Escallonias are evergreen shrubs valued for their late flowering in June and July when not many other shrubs are in bloom.

These South American shrubs are much favoured for their pretty red or pink flowers, sometimes borne right through the summer. They are hardy only in the south and west: elsewhere they need the protection of a wall. All are evergreen. The most popular species is E. macrantha, a favourite in the southwest for hedging and screening, and in seaside towns for its ability to stand up to salt-laden winds. More useful is its cultivar, ‘C.F. Ball’, which is hardier and bears its red flowers right through the spring and summer. Other cultivars suitable for hedges or screening include ‘Donard Seedling’ (1.8 m (6 ft), pink fragrant flowers in June and July), ‘Crimson Spire’ (quick-growing, red flowers, 1.8m (6 ft), and ‘Slieve Donard’ 2.1 m (7 ft), pink flowers in June, probably the hardiest of all).

The plants originally came from South America, mainly from Chile, and there are now about 40 hybrids. The half-hardy varieties need protection in winter but otherwise they are generally very robust and healthy.

Escallonias vary in size from a compact 90cm (3ft) up to about 220cm (7ft) high, with a good spread producing a self-supporting dome shape. The bushy growth may be thinned out or a hedging effect can be created by trimming after flowering. The trimmings can be used for cuttings.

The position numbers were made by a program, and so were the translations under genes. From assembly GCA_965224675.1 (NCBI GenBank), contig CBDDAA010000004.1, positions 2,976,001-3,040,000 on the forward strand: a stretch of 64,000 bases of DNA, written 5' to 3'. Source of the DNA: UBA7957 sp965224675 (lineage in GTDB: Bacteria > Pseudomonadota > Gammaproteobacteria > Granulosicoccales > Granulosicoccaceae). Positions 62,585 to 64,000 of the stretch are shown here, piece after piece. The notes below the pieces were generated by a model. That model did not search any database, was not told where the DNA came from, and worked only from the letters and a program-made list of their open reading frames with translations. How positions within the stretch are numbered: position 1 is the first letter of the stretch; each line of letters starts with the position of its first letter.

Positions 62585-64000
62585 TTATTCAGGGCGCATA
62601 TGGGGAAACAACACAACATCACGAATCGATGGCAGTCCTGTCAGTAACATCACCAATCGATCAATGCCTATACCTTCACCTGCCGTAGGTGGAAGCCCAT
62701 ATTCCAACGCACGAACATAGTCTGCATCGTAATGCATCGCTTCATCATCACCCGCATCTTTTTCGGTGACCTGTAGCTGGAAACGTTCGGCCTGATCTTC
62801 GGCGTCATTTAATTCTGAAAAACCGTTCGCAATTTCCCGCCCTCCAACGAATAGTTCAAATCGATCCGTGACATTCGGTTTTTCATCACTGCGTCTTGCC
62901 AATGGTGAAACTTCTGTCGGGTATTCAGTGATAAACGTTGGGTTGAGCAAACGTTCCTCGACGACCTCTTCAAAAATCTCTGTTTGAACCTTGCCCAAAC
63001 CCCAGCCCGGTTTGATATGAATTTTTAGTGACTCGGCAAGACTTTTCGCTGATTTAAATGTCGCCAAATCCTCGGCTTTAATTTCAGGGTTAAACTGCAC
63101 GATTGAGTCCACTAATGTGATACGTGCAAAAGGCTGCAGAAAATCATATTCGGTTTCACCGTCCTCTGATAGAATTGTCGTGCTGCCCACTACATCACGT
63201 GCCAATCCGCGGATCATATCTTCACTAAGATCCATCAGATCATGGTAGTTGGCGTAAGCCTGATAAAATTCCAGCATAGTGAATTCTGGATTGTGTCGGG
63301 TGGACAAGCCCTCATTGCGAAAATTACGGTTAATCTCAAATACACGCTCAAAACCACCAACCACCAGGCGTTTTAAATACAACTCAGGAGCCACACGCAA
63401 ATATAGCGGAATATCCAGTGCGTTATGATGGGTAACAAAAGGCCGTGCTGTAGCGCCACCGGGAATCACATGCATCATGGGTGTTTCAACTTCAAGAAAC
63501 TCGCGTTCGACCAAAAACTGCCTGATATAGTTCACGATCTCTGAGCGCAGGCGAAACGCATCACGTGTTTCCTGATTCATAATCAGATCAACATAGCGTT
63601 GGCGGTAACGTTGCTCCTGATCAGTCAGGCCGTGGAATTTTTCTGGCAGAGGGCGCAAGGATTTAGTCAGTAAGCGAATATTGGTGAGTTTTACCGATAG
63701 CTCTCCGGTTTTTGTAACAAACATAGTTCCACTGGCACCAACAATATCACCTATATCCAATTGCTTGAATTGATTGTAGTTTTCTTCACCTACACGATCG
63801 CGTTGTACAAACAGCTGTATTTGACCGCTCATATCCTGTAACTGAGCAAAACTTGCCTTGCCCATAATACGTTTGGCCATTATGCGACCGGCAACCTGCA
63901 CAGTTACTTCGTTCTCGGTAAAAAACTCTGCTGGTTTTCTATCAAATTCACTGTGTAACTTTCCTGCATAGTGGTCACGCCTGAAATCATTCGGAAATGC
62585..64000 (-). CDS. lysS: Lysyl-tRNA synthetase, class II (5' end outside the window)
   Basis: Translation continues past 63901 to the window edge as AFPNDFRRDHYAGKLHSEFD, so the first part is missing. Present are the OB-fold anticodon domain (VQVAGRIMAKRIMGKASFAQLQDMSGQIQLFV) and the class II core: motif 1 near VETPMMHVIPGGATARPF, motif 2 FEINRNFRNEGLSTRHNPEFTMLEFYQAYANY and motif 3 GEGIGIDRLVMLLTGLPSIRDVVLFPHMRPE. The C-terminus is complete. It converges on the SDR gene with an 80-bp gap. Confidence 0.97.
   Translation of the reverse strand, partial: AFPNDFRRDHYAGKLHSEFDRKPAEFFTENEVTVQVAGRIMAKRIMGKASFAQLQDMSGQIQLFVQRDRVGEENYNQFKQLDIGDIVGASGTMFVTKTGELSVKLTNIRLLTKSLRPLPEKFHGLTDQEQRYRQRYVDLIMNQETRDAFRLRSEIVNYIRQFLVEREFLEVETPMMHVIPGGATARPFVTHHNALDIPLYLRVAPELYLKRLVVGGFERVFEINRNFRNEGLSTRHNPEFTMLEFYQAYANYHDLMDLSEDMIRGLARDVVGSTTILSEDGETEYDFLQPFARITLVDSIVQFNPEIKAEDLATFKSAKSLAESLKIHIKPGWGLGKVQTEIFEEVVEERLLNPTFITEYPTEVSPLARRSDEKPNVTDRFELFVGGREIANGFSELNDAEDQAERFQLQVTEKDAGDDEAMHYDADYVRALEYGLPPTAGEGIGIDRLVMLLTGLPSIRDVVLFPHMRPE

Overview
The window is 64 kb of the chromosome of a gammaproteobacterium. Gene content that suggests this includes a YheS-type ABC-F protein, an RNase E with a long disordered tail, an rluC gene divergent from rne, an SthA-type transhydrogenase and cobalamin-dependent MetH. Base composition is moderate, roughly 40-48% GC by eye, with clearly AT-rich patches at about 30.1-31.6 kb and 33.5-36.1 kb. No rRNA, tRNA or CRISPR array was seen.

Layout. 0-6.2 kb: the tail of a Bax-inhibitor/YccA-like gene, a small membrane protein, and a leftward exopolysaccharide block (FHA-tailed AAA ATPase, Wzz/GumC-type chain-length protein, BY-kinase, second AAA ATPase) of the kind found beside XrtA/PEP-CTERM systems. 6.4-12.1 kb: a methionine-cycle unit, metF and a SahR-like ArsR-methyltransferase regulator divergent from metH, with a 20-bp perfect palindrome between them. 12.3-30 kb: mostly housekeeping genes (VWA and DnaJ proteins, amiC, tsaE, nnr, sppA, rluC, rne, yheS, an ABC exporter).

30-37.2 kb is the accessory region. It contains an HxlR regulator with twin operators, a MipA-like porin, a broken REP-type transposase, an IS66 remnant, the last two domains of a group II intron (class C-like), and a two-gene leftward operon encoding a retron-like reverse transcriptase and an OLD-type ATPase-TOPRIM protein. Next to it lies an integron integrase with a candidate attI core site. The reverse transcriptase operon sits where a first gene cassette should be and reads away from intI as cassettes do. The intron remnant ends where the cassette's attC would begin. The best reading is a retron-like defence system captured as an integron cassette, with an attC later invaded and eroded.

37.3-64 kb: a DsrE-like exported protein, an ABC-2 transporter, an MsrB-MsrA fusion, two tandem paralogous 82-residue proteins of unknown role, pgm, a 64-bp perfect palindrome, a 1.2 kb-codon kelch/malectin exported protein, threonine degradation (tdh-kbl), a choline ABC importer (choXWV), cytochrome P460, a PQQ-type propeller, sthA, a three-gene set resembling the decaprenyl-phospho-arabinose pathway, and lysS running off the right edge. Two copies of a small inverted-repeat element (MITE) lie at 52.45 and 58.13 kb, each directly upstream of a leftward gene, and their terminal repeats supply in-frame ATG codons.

E. Amato and E. virgata have white flowers. E. Virgo to, which grows to about 90cm (3ft), is probably the hardiest species.

Masses of pink flowers on a small, compact shrub make the variety E. x exoniensis ‘Frades’ (E. frodesii) very popular.Escallonia

E. macrantha is an excellent choice for seaside locations as it is resistant to salt air. However, it grows very tall and will not thrive in cold areas.

Display ideas

The shiny, dark green leaves set off the blooms which cluster all along the arching branches. They can be trained up a wall or allowed to cascade over the edge of the planter or tub. The shrubs can be planted in troughs and placed outside on the patio to make good hedging. The woody stems prevent trailing varieties from being accidentally broken off or damaged by wind on a porch or balcony but the plant does not like draughty or windblown positions. An ideal place for them is against a sheltered sunny wall. They must be protected from frost in winter.

Looking after your plant

Escallonia does well out of doors in troughs or tubs. Avoid windy or draughty places.

Plant in autumn or early spring in well-drained compost rich in humus. Feed weekly to ensure continuous flowering.


Take semi-hard cuttings in August, about 8cm (3in) long. Dip the cut end into a hormone rooting powder and plant in a mixture of equal parts moist peat compost and sand. Cover with a polythene bag and keep at a temperature of 16°— 18°C (61°-65°F) until roots are established. When hardened off, plant Escallonia outside in well-drained soil-based compost in large tubs or a patio border.

Pests And Diseases